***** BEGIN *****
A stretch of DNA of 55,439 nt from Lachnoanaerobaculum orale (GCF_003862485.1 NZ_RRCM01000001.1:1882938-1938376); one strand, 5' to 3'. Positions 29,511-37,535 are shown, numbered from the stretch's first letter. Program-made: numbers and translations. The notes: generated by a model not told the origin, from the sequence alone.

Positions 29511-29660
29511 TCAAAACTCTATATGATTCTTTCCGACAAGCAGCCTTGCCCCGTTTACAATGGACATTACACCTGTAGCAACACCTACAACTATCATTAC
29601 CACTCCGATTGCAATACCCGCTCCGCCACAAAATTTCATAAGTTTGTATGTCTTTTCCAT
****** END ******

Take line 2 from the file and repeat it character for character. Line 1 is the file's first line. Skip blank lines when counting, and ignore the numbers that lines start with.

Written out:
Positions 29511-29660